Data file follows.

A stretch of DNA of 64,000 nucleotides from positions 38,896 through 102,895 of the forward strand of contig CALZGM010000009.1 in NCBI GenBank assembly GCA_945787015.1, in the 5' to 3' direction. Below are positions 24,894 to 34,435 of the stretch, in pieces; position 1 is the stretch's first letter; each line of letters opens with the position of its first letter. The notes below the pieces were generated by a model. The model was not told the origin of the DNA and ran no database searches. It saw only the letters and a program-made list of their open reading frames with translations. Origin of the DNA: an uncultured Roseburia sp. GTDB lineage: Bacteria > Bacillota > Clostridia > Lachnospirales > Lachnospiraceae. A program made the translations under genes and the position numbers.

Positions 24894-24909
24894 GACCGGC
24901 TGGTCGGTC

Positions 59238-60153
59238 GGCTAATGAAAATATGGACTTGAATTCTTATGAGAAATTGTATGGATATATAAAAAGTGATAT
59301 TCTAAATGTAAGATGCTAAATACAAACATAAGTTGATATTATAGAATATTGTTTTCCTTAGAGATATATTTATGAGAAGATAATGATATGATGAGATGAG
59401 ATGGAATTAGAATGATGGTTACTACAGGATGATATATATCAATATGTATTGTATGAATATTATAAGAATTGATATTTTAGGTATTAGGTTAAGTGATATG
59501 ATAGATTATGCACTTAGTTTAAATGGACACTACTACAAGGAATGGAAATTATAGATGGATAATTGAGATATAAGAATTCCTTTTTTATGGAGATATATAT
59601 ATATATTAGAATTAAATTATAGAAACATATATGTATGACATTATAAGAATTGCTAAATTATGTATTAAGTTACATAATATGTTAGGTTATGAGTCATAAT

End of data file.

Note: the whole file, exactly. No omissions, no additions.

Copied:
A stretch of DNA of 64,000 nucleotides from positions 38,896 through 102,895 of the forward strand of contig CALZGM010000009.1 in NCBI GenBank assembly GCA_945787015.1, in the 5' to 3' direction. Below are positions 24,894 to 34,435 of the stretch, in pieces; position 1 is the stretch's first letter; each line of letters opens with the position of its first letter. The notes below the pieces were generated by a model. The model was not told the origin of the DNA and ran no database searches. It saw only the letters and a program-made list of their open reading frames with translations. Origin of the DNA: an uncultured Roseburia sp. GTDB lineage: Bacteria > Bacillota > Clostridia > Lachnospirales > Lachnospiraceae. A program made the translations under genes and the position numbers.

Positions 24894-24909
24894 GACCGGC
24901 TGGTCGGTC

Positions 59238-60153
59238 GGCTAATGAAAATATGGACTTGAATTCTTATGAGAAATTGTATGGATATATAAAAAGTGATAT
59301 TCTAAATGTAAGATGCTAAATACAAACATAAGTTGATATTATAGAATATTGTTTTCCTTAGAGATATATTTATGAGAAGATAATGATATGATGAGATGAG
59401 ATGGAATTAGAATGATGGTTACTACAGGATGATATATATCAATATGTATTGTATGAATATTATAAGAATTGATATTTTAGGTATTAGGTTAAGTGATATG
59501 ATAGATTATGCACTTAGTTTAAATGGACACTACTACAAGGAATGGAAATTATAGATGGATAATTGAGATATAAGAATTCCTTTTTTATGGAGATATATAT
59601 ATATATTAGAATTAAATTATAGAAACATATATGTATGACATTATAAGAATTGCTAAATTATGTATTAAGTTACATAATATGTTAGGTTATGAGTCATAAT